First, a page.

Literature studies suggest that in general. At the time it was thought that Cimzia might be the ﬁrst non-infused (i. . While the once-a-month dosing may offer an advantage over Humira (weekly or fortnightly dosing) and Remicade (bi-monthly iv infusions). the UK biotechnology company which had developed Cimzia. It is not advisable to assume that one formulation injection will automatically be preferred by the patient. In this paragraph one can see that at the time my colleagues and I were trying to assess the utility value of the less frequent dosing versus the additional effort involved with a lyophilized (in lay terms. given as two large bore injections simultaneously. freeze-dried) solution which could potentially offer administration beneﬁts by making the solution less viscous. more frequent administration of the subcutaneous injection administered drug. pain and irritation at the injection site. management were reticent to talk about support activities but stated that patients did not have problems with the administration. acute injection rather than infusion) biological therapy in Crohn’s disease but was coming rather late to the rheumatoid arthritis market. The analyst’s preoccupation with formulation was also being driven by the market entry position in the indications. Cimzia is not yet available in a pre-ﬁlled syringe (as is Humira).19 In a survey that asked which route of administration for anti-TNF therapy was preferred by Canadian patients with RA20 . Once ﬁrst mover advantage is lost. In this survey. subcutaneously. each of 200 mg. the Belgian biopharmaceutical company which bought Celltech. This increased the competitive landscape signiﬁcantly. factors for this preference included patients’ general dislike of subcutaneous injections. additional differential attributes increase in importance in terms of the commercial potential. difﬁculty in handling secure medication containers. results indicated a preference for intravenous administration over a subcutaneous injection regimen.e. and the clinical assistance attendant on intravenous administration.The Drug Development Process 67 The importance of formulation in terms of assessing commercial potential can be seen from a research note written in 200517 on UCB. the FDA also approved Humira18 a biologic drug that works in a similar way to Cimzia. On the webcast.” In 2006. treatment by means of assisted IV infusions had higher compliance rates than self-administered subcutaneous injections. The research note stated that “Cimzia is dosed 400 mg monthly. Although the number of injection site reactions was lower in the drug treated group compared to placebo we think that the rate will increase as the drug is used in the wider population.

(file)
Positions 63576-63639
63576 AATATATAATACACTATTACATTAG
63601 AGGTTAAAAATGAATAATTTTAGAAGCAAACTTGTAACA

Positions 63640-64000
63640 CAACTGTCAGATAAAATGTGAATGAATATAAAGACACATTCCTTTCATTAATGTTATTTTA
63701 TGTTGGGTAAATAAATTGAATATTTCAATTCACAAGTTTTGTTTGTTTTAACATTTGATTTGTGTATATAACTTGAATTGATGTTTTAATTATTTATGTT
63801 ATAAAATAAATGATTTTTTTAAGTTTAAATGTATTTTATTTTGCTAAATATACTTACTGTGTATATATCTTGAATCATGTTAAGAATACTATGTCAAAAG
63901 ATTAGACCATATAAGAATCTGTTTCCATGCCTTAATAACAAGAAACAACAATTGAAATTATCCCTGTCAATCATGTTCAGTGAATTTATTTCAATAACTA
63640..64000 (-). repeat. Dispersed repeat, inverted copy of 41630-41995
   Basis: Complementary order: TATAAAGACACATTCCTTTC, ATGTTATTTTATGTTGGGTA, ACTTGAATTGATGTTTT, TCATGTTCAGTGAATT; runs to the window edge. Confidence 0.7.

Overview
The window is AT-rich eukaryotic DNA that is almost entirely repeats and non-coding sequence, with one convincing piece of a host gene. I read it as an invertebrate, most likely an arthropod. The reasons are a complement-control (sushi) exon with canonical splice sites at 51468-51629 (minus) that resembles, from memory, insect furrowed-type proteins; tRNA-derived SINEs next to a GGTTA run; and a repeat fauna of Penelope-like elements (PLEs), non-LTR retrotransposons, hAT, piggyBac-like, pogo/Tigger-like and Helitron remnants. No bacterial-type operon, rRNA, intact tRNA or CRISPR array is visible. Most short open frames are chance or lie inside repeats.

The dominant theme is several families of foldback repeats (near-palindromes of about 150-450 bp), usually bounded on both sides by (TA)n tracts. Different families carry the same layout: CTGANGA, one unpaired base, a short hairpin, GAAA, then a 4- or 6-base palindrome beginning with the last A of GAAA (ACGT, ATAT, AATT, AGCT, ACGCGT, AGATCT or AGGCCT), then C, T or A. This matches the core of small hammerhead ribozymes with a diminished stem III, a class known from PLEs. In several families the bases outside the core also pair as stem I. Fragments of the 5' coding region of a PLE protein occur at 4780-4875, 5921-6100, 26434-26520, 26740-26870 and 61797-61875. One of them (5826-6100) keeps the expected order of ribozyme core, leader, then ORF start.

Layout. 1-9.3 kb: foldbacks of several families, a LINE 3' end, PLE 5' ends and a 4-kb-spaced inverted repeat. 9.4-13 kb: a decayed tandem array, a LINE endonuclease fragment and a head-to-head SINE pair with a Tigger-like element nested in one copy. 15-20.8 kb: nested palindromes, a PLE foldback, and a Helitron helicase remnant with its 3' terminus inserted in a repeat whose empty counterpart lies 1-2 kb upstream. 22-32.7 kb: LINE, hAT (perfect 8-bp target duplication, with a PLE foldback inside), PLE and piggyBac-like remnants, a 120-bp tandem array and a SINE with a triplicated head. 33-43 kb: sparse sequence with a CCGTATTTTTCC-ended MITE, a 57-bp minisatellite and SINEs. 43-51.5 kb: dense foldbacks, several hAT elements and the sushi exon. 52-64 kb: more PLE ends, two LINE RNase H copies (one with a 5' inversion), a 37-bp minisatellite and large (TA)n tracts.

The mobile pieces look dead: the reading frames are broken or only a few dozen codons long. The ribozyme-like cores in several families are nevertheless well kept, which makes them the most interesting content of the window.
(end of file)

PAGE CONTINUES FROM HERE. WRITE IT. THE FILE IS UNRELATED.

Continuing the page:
The next step will be a DCF of the whole company. it is a useful tool for ﬁrst assessments and variations on this method are used by many analysts. These challenges make valuation a balance between quantitative and qualitative metrics but this in itself poses additional difﬁculties. which can then be valued using conventional metrics. This level of uncertainty and the long development times have resulted in the use of some very spurious metrics such as the area of the laboratory space or the number of scientists employed. I should make it clear that there is no obvious or accepted way of applying valuation in the biotechnology industry. In this chapter. In the ﬁrst instance I will work up a valuation using the probability weighted NPV of the development pipeline. In previous chapters we have covered the drug development process to help us understand what technical hurdles biotechnology companies face as they develop their pipeline of drug assets and to facilitate our analysis we have collated historical statistics regarding the success rates of drugs in the various stages of development. the relative newness of the company. a tool that I recommend for initial assessments of valuation. and so in Chapter 3. In this chapter. As stated previously in this book. valuation is a combination of art and science and it is up to the investor or analyst to get the mix right! As I have stated in another chapter. Finally we will assess the use of relative valuation metrics in the case of biotechnology companies. In the next chapter we will build on our DCF framework and introduce decision trees and real options analysis. the lack of many tangible assets. This clinical development process is crucial to overcoming these hurdles. The calculations involved in this method essentially assume that the biotechnology company will mature and become similar to a pharmaceutical stock. Whilst this method lacks some of the ﬁnancial rigour of the DCF approach. I will go through methods for evaluating biotechnology compounds and also discuss the use of conventional valuation metrics and when to use them and highlight some of the pitfalls. I will develop the ﬁnancial concepts discussed in previous chapters and apply them to value a biotechnology company. the limited ﬁnancial histories available and the spectacular growth forecasts make any such attempt demanding. the decision whether to invest in a company has a large component of subjective analysis (one should assess the quality of the management – and their ability to do deals – the potential of the company and . The diverse nature of biotech business models. The onerous regulatory hurdles and the inherent complexity of trying to understand how drugs will react within the physiology of the human body to address underlying pathology add further hurdles for the person trying to ascertain value. I have provided an overview of the key issues that potential investors should address in trying to assess the quality or robustness of the clinical trial design. followed by a variation of this technique which looks at the individual cash ﬂows arising from individual drug assets. highlighting some of the pitfalls when using this technique for loss-making companies.4 Biotechnology Company Valuation We are now ready to start putting together our biotechnology company valuation. The previous chapter reviewed some of the more normal valuation metrics that can be used for estimating the value of a company.